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## The Iterative Part

For all we perform the same action. First we set up the and for the LP-problem, since this depends only on and the already computed bounds for which . The number of variables in our LP-problem obviously is . The number of (inequality) constraints is equal to

 (11)

Once the LP-problem is set up this far, we try to improve all bounds that are defined over an for which is its separator. The separator in figures b and d, for instance, is identical, but the 's differ. For each bound we iterate over its state space and set the as in Equation  to its appropriate value. Then we compute the new upper and lower bounds for that by solving the LP-problem twice: maximize and minimize. If the new found value improves the bound, we store it, otherwise we abandon it.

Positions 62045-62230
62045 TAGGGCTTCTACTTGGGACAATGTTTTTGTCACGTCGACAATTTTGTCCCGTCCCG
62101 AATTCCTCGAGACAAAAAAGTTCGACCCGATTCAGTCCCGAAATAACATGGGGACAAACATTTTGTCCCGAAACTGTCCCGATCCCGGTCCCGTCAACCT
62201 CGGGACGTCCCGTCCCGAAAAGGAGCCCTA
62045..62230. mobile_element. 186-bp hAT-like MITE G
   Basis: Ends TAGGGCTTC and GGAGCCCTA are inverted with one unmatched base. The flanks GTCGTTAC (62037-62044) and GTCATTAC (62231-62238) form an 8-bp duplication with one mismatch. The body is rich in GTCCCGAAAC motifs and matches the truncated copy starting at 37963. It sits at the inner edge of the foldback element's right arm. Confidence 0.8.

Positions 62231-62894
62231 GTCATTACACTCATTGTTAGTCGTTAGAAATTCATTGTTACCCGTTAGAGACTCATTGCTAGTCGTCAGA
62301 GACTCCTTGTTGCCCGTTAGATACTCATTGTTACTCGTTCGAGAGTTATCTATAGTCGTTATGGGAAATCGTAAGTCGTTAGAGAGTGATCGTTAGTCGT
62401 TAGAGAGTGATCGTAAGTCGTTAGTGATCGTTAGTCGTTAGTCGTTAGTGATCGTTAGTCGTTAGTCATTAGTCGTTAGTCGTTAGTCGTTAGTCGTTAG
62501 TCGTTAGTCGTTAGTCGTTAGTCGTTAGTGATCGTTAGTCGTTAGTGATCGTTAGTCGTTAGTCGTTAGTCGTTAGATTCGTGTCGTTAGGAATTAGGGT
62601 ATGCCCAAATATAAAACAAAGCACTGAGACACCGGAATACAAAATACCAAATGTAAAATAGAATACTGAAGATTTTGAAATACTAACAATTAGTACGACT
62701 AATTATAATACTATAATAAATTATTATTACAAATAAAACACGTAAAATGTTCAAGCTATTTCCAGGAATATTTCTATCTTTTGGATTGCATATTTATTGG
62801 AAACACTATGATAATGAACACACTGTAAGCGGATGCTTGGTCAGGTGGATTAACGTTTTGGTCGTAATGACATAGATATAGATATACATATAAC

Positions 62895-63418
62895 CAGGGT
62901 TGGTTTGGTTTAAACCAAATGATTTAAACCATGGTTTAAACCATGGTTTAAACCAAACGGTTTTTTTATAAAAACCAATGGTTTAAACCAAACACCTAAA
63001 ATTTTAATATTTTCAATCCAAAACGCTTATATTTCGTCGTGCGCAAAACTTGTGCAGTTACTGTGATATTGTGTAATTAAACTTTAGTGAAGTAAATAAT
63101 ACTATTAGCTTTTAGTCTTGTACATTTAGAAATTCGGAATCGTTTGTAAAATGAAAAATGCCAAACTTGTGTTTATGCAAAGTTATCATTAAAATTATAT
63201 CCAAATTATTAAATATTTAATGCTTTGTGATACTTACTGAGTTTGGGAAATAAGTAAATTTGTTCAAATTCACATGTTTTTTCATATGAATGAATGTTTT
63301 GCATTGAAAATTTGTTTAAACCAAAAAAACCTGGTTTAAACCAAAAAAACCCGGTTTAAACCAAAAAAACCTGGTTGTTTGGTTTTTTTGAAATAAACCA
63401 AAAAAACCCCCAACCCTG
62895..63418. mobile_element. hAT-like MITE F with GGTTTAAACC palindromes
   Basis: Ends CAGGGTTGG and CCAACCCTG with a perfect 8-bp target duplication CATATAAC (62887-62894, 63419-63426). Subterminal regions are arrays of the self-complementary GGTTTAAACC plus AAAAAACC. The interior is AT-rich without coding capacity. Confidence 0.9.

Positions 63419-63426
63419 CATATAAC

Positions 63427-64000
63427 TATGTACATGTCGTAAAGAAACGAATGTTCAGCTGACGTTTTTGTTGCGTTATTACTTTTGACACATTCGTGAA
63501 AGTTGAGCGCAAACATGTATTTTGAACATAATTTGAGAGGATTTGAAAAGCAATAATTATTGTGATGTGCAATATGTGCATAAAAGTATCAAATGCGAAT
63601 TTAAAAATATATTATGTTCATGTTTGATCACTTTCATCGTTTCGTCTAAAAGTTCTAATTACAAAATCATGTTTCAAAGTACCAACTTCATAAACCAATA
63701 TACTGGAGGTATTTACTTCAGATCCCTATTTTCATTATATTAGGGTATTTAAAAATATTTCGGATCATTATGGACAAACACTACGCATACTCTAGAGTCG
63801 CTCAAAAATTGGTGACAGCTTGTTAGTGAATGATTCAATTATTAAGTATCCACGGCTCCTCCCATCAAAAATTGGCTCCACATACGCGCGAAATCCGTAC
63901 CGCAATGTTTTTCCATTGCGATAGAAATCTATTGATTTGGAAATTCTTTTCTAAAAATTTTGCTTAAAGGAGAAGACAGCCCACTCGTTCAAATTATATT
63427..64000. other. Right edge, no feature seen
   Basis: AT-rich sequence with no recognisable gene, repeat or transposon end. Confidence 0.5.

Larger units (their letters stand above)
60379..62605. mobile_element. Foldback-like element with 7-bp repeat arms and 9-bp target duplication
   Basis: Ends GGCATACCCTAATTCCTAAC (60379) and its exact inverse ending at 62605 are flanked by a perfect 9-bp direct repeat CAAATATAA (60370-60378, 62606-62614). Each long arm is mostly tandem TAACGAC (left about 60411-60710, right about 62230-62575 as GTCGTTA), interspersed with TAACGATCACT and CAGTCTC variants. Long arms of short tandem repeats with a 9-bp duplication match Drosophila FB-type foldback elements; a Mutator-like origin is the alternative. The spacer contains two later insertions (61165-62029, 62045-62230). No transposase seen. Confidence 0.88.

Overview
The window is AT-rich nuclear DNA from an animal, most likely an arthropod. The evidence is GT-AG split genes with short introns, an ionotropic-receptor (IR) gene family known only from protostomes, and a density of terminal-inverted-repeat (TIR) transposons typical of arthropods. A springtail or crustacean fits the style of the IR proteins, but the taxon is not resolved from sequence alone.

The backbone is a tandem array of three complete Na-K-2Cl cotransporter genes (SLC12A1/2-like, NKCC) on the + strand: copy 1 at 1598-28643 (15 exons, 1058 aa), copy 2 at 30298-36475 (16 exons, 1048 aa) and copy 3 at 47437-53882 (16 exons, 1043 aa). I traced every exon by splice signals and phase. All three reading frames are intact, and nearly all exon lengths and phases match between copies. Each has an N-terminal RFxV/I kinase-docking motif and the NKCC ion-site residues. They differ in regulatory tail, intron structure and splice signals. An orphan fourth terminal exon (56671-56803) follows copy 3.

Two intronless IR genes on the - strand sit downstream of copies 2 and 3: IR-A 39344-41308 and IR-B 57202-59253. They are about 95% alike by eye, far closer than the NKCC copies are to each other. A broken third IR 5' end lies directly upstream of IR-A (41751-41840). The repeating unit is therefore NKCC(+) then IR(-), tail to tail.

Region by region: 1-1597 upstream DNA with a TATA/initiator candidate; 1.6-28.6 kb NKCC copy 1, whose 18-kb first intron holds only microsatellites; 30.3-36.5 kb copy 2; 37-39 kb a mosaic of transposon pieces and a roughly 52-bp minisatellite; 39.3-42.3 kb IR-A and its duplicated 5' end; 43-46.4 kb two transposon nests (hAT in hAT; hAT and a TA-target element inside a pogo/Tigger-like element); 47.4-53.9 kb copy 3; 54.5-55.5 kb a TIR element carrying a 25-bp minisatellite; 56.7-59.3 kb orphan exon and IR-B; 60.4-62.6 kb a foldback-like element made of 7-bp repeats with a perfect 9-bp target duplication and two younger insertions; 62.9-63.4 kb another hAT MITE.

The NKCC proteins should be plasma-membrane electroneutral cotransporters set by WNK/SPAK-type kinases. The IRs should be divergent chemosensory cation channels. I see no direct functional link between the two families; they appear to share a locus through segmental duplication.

The iterative procedure is repeated until convergence is reached. In our simulations we define a bound as being converged as soon as the relative improvement after one iteration is less than one percent. If this holds for all bounds, the algorithms stops.

Next: Computational Complexity Up: The Algorithm In Detail Previous: The Algorithm In Detail
Martijn Leisink 2003-08-18